Military Members Improperly Foreclosed on by Mortgage Companies

When a military service member is on active duty -- anywhere from Afghanistan to Ft. Benning, Ga. -- a number of regulations protect the soldier in the event that anything goes wrong in a family's personal financial life, including "rental agreements, security deposits, prepaid rent, eviction, installment contracts, credit card interest rates, mortgage interest rates, mortgage foreclosure, civil judicial proceedings, automobile leases, life insurance, health insurance and income tax payments," according to the Department of Justice's web site.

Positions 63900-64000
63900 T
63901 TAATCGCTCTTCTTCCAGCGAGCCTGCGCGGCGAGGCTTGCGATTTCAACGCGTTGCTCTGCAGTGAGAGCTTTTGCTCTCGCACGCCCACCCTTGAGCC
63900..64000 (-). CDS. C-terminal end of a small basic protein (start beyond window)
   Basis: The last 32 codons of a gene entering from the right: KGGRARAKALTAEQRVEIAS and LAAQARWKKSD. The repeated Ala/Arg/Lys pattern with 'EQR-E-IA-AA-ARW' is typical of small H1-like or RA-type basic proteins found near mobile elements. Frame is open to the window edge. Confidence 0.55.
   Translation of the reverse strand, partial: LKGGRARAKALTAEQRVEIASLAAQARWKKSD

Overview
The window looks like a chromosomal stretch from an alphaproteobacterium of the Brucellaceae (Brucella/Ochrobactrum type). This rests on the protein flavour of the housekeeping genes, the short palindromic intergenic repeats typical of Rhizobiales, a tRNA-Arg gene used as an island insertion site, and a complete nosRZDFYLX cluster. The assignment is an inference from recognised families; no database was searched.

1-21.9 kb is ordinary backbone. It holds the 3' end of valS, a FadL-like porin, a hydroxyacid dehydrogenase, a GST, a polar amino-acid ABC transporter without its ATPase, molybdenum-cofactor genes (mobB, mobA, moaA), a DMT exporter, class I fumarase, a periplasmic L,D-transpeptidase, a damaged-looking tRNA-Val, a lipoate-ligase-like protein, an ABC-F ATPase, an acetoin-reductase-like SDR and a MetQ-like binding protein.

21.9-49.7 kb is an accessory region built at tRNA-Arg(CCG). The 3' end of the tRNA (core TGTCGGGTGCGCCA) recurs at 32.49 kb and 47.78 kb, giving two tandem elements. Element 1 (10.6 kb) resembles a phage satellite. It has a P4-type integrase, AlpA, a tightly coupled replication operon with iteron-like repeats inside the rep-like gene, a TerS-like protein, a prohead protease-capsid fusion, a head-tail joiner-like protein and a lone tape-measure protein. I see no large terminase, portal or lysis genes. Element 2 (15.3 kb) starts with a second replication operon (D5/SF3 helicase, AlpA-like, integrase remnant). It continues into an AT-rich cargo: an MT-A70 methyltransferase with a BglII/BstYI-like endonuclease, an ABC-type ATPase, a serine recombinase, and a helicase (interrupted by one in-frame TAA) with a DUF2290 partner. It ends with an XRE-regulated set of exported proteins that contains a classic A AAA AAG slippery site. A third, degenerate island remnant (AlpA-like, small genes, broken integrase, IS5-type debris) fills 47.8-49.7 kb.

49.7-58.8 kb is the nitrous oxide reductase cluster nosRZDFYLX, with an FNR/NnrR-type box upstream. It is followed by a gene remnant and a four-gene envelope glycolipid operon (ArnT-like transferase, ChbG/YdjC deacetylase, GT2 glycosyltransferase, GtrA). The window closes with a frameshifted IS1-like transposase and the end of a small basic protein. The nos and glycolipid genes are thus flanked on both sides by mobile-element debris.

For 178 of these active duty service members, the key breakdown occurred in mortgage foreclosures. The DOJ said Thursday that it had simultaneously filed and settled lawsuits against Bank of America and Morgan Stanley, setting aside $22 million to compensate the soldiers whose homes were improperly foreclosed on.

The Servicemembers Civil Relief Act states that active duty soldiers may only be foreclosed upon in very extreme cases and must receive court orders before completing the process. The two mortgage servicers, Countrywide Home Loans Servicing (which, after a number of regulatory black eyes, was renamed by BofA) and Saxon Mortgage Services were both accused of knowingly and repeatedly violating the act. This was the largest amount ever recovered for such violations.